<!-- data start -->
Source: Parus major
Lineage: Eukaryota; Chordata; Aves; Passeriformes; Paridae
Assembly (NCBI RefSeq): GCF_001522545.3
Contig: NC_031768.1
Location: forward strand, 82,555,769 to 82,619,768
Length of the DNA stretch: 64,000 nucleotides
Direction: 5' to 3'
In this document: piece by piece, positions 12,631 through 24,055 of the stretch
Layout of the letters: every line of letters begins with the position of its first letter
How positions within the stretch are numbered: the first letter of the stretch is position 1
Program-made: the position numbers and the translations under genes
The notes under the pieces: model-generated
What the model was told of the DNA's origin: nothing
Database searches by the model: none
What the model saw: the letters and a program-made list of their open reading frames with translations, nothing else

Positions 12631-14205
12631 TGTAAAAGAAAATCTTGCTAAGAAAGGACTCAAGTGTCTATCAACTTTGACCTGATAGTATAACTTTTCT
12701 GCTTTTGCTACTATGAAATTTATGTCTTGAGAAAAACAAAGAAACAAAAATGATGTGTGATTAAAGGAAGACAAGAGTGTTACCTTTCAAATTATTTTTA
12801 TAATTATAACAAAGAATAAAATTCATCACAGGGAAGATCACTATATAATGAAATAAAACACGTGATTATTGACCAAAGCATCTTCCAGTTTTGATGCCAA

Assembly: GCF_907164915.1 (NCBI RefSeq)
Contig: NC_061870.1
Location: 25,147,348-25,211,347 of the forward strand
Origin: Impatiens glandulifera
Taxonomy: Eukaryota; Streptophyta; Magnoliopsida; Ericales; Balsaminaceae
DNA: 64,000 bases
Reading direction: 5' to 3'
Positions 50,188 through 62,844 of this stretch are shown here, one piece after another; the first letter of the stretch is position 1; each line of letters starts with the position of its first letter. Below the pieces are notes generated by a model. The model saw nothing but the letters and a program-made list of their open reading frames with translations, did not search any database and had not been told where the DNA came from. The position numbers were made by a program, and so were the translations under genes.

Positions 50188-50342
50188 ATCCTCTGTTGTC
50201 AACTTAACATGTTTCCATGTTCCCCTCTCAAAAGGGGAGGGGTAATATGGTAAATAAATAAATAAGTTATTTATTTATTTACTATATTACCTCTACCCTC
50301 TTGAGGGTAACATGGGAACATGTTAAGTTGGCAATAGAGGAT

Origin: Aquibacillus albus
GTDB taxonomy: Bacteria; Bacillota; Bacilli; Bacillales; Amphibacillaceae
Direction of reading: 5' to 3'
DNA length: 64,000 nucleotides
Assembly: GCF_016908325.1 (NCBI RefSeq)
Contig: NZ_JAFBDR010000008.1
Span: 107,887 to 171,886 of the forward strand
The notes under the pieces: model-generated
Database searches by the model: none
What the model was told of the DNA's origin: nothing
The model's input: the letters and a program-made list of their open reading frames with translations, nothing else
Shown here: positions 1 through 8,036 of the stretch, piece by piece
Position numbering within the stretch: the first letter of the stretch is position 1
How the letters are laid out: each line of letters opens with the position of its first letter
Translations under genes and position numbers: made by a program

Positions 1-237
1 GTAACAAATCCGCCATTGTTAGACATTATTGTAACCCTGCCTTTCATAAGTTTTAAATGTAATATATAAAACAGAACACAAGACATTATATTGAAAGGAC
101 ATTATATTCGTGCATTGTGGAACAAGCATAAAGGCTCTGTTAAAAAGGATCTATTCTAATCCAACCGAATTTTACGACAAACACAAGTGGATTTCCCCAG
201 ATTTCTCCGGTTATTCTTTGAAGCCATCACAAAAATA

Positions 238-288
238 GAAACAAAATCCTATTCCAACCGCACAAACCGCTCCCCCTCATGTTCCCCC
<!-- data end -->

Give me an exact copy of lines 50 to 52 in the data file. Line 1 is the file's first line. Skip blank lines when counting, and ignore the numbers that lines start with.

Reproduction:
201 ATTTCTCCGGTTATTCTTTGAAGCCATCACAAAAATA

Positions 238-288
238 GAAACAAAATCCTATTCCAACCGCACAAACCGCTCCCCCTCATGTTCCCCC